Are there legal responsibilities and protections for bloggers?

Posted on March 02 2015 , at 10:42 pm
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By Akinyemi Ayinoluwa

The Bella Naijas, Linda Ikejis and Olorisupergals of this world are worthy examples of the noveau influential Y-Generation who hugged and blogged their way to prominence. Photo: Filed

Now that the Social Media Week Lagos is done and dusted, it is time I share the most significant moments I witnessed. One of such moments was being a Panelist on the Olorisupergal and Fozadoza produced event, titled ‘The Blogger, Law and Brand’.

I spoke on the above subject and was committed to doing commensurate justice to it. I hereby render excerpts of the conversation.

My objective is to highlight the legal issues bloggers grapple with, advise on how best they can create a viable venture without flouting applicable provisions of the law, and attune their minds to the immense power they wield as members of the forth estate of the realm.

To set the mood for our discourse here are quotes that put issues in proper perspective;

  1. Ideas rule the world.
  2. Nothing stops an idea whose time has come.
  3. The mind is a terrible thing to waste.
  4. The power of life and death is in the tongue.
  5. The pen is mightier than the sword.
  6. The media is the most powerful entity on earth. They have the power to make the innocent guilty and to make the guilty innocent, and that is power because they control the minds of the masses. – Malcolm X
  7. The law is the formal glue that holds fundamentally disorganised societies together. – Thomas Hobbies.

Blogging as the new frontier of the media is pacy and phenomenal. It has impacted how information is dispensed, which has in turn affected us as a people and the way we live. It is interesting to know why we blog; its uses are endless. I blog to air my point of view on areas of interest dear to me. Other people blog for economic advantages, political awareness, leisure, propaganda, etc.

The Nigerian blogosphere has had its fair share of new millionaires, of individuals who have been empowered by the art and science of blogging. The Omojuwas, Tolu Ogunlesis, Osagie Alonges, Olorisupergal, Linda Ikejis, and Bella Naijas of this world are worthy examples of the noveau influential Y-Generation who hugged and blogged their way to prominence.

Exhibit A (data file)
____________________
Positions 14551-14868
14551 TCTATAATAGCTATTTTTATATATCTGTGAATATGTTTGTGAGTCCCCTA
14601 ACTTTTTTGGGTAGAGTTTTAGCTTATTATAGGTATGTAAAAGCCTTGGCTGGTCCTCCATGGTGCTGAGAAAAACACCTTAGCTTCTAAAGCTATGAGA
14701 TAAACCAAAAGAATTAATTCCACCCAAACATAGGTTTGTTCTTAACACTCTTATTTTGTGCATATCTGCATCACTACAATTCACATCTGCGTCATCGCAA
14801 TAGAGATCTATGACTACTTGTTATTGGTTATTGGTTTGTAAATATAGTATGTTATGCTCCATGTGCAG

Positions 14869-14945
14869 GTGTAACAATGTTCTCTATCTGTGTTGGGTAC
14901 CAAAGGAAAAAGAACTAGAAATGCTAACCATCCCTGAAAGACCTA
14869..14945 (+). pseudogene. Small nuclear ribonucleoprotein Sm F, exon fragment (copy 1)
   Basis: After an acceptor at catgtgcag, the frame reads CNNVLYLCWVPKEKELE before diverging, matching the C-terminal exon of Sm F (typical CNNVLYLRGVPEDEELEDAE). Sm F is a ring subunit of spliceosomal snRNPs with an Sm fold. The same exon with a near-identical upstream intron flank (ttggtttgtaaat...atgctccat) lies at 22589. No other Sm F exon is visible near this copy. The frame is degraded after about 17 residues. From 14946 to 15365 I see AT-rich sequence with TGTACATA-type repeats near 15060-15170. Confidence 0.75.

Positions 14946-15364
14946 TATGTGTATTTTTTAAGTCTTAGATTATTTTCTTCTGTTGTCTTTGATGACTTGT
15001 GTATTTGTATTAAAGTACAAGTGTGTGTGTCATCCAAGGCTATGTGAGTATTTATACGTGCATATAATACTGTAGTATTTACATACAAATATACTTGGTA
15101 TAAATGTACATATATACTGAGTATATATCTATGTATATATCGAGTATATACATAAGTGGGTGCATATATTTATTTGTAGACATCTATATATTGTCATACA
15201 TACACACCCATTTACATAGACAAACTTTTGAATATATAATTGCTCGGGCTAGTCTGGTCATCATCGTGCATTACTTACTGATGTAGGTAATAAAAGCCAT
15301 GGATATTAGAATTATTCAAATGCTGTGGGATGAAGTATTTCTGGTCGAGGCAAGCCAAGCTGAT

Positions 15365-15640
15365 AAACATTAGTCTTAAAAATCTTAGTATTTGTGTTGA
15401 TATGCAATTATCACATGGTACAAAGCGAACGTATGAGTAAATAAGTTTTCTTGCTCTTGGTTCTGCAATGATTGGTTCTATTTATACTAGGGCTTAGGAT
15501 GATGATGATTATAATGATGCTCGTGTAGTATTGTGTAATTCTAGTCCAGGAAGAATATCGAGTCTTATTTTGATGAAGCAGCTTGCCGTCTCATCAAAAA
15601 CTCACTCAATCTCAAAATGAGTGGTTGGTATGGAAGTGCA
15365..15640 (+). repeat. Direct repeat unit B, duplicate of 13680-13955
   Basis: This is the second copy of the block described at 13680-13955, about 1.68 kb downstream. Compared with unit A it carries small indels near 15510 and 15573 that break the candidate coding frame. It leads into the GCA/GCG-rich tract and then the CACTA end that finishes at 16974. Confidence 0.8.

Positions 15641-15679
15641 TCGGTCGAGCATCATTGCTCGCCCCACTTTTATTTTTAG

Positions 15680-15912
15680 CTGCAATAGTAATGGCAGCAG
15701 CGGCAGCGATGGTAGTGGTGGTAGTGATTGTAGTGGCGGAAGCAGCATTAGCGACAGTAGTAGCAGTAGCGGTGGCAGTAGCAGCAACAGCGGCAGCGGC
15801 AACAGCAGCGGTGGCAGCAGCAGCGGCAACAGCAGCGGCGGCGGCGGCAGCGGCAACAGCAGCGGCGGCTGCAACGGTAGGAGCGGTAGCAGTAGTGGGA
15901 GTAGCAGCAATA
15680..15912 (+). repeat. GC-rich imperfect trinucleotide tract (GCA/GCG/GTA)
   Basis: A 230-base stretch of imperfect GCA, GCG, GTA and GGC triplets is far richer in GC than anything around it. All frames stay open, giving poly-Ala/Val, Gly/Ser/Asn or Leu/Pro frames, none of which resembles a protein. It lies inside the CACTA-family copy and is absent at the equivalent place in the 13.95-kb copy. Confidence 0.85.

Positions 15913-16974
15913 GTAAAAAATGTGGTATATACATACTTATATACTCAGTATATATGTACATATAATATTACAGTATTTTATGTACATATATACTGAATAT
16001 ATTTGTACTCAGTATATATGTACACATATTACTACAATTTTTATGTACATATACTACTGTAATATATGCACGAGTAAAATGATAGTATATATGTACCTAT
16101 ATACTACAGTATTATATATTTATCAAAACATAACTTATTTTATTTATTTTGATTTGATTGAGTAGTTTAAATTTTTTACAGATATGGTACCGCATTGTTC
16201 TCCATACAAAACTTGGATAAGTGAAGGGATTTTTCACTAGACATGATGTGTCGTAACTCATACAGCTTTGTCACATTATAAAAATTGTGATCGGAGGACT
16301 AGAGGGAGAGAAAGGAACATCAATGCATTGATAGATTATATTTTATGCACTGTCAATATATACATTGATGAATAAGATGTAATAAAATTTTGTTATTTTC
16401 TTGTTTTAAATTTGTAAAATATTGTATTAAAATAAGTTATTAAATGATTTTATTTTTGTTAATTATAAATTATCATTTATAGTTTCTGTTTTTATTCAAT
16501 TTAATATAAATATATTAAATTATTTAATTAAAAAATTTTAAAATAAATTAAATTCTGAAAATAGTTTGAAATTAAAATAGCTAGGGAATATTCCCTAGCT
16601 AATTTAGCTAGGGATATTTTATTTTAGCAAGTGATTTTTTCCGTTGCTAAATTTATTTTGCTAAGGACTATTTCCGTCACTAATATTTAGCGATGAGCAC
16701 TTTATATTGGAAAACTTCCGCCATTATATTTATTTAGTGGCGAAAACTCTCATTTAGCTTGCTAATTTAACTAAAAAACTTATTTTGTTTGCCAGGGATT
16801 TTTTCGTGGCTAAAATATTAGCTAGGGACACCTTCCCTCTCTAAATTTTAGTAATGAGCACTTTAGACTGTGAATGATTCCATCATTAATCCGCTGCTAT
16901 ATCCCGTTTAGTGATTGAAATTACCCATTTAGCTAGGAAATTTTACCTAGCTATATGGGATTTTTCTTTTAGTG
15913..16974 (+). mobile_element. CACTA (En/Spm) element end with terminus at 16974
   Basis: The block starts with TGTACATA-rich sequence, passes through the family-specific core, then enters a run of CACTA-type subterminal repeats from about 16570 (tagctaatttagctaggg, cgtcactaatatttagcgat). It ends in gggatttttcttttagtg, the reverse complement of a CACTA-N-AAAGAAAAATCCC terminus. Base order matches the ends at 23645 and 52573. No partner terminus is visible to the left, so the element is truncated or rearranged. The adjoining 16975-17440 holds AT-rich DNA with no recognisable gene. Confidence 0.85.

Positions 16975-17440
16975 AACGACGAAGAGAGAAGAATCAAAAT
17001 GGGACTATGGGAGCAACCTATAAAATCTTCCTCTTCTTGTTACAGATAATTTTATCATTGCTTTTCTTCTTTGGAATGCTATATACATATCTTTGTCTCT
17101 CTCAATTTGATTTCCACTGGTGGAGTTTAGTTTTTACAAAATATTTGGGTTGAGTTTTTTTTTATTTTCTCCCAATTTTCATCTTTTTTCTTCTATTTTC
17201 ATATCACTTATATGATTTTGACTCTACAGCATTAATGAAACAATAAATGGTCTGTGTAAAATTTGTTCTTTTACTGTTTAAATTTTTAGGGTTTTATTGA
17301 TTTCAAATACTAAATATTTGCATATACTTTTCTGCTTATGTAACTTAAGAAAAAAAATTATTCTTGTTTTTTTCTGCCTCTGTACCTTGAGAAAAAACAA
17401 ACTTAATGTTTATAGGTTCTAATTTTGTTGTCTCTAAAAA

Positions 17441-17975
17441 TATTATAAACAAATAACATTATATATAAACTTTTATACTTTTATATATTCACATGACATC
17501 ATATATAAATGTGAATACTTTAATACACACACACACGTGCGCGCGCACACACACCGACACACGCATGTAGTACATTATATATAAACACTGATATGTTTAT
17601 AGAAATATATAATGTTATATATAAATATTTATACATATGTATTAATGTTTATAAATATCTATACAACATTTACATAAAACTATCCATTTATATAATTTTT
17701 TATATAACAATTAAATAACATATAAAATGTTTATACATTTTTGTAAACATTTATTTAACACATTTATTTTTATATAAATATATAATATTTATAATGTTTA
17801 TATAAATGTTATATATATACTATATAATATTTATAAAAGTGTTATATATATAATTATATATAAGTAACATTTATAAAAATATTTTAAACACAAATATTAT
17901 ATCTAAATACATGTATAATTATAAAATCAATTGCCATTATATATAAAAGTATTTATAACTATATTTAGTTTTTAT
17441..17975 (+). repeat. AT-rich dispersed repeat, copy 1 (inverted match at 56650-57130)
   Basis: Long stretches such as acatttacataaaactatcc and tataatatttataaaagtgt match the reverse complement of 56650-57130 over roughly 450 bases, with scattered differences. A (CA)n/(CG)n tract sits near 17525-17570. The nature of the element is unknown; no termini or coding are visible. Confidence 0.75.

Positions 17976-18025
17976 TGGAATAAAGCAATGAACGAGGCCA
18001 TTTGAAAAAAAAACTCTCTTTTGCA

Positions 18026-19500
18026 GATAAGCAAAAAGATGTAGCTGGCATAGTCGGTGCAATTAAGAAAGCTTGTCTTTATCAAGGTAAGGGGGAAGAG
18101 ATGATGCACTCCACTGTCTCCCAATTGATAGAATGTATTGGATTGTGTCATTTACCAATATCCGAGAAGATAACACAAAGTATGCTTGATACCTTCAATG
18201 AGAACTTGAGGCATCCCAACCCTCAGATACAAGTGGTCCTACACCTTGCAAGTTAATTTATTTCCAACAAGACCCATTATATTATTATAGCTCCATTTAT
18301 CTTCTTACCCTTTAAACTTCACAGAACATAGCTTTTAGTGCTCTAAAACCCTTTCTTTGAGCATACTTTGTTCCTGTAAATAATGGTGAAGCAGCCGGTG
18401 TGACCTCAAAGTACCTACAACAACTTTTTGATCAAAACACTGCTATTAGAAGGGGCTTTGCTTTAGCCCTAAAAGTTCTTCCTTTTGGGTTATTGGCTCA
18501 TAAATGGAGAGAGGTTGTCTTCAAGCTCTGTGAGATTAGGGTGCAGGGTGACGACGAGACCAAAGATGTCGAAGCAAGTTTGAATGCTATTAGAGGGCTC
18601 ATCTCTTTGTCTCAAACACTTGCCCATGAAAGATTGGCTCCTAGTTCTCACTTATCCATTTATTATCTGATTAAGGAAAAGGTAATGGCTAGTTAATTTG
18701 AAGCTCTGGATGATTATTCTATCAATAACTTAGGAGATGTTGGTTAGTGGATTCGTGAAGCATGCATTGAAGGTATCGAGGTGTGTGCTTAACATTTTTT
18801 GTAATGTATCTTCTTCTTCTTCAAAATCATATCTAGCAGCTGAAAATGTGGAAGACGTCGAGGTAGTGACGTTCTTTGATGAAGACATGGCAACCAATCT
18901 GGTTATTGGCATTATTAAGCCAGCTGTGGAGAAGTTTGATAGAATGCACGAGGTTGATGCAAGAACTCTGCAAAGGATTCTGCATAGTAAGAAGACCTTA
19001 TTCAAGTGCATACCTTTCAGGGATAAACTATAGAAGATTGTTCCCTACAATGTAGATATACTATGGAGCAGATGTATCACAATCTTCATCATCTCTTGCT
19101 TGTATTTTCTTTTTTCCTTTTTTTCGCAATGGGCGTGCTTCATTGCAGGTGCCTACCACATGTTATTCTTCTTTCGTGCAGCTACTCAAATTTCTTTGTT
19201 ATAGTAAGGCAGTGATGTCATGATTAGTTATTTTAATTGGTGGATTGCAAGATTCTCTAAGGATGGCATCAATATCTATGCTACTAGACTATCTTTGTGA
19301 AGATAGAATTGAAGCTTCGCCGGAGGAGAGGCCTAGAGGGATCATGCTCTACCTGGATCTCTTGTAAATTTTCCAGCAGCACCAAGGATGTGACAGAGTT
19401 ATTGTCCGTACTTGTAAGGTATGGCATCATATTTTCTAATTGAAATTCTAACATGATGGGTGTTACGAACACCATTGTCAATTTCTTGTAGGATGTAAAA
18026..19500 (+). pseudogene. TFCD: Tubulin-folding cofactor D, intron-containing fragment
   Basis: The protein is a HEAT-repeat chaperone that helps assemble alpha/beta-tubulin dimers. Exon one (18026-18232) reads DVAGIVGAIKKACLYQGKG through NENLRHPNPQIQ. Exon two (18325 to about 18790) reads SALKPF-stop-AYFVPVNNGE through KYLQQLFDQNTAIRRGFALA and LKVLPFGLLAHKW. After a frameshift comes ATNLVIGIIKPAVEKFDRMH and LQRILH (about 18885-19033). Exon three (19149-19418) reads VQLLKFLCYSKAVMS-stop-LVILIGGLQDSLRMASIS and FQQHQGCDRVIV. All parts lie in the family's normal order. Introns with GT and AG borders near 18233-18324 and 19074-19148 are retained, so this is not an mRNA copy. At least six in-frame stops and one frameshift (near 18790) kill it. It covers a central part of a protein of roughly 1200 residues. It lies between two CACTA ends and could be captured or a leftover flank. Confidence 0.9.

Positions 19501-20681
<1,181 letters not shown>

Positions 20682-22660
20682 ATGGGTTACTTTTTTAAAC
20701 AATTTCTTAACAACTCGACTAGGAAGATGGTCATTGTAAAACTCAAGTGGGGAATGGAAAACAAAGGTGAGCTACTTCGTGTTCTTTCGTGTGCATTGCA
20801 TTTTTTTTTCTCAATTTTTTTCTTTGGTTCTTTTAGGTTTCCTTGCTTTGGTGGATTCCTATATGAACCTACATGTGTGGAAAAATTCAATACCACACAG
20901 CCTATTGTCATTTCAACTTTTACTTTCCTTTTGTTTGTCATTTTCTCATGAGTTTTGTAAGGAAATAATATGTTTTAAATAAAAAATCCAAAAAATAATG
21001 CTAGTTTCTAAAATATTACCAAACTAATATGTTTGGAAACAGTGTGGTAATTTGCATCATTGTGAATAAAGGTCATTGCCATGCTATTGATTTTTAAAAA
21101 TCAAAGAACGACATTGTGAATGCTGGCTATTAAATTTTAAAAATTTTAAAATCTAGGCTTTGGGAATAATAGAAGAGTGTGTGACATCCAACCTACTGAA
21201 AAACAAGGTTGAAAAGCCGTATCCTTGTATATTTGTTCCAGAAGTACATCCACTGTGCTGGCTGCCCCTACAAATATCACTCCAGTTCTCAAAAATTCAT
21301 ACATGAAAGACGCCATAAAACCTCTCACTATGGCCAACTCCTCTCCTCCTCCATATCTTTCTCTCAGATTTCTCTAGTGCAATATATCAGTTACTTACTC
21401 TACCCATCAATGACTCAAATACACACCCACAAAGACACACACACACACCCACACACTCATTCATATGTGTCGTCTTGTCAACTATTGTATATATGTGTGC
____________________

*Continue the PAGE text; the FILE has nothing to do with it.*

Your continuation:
It is of great importance to note that the pace of ideation, creativity, innovation and technology can’t be compared to the pace of law making. As such the power bloggers wield must be deplored responsibly.

Regardless of what use a blog is deployed – in an age of innovation, information and creativity – blogging must not violate order. Words matter. Tweets have caused revolutionary events, and careless paragraphs have caused deaths. As such, Bloggers must shun contempt for constituted authority and blasphemy, inciting violence, disparaging the weak, undermining national security, violation of minors, racial discrimination, etc.

The question then is: Who polices the blogosphere? Who holds these overlords to account? Should bloggers be allowed to run wild?

In some climes these answers have been answered by decided cases. Some countries have put their laws to use to ensure the blogosphere is regulated. They consider bloggers accidental journalists and regulate the practice of blogging as if it were journalism. In countries without democratic processes the censorship is more palpable. Freedom of press, speech and expression is threatened by the overbearing act of government censorship. Listed hereunder are likely issues bloggers have to deal with.

The legal issues Bloggers encounter:

  1. Incorporation
  2. Defamation, Libel and Slander.
  3. Employment


  1. Trademarks, Infringement of Domain names and Cybersquatting.
  2. Copyrights, DMCA, Moral Rights, Infringements, Secondary Infringement, Piracy, Plagiarism – Linda Ikeji.
  3. Privacy, Breach of Confidence, Public Interest, Misuse of Private Information, Brands, Kiss and Tell (Domestic Intimacy). The late Sam Loco, Davido, Wande Coal have had their privacy breached in recent times.
  4. Data Security: hacking of nudes, exposure of subscriber’s email addresses is a common problem.
  5. Contract law
  6. Advertising: Advertising is regulated by law, regardless of the medium.

How Bloggers can protect themselves and their enterprise:

Bloggers must:

  1. Acknowledge the importance of the rule of law in social media enterprise.
  2. Maintain vigilance and reading-up on ethics of Journalism.
  3. Understand the Concept of Copyrights, Defamation, Privacy and Data security.
  4. Lean on legal advice.
  5. Use good privacy policy, terms of use, and exert control on blog.

In addition, there is an urgent need for promulgated laws that cater to present day torts in the digital arena. Asides government legislation, regulation can be championed by government agencies and professional organisations. Bloggers can also retain a self-regulation mechanism.

A blogger is assured of a successful enterprise if he carries on business without flouting the laws of the country he is domiciled. A blogger or media practitioner who scorns the law can be likened to a pedestrian who is addicted to Jay-walking in the dark; a crash is imminent. Remember, with great power comes great responsibility…do the right thing today.

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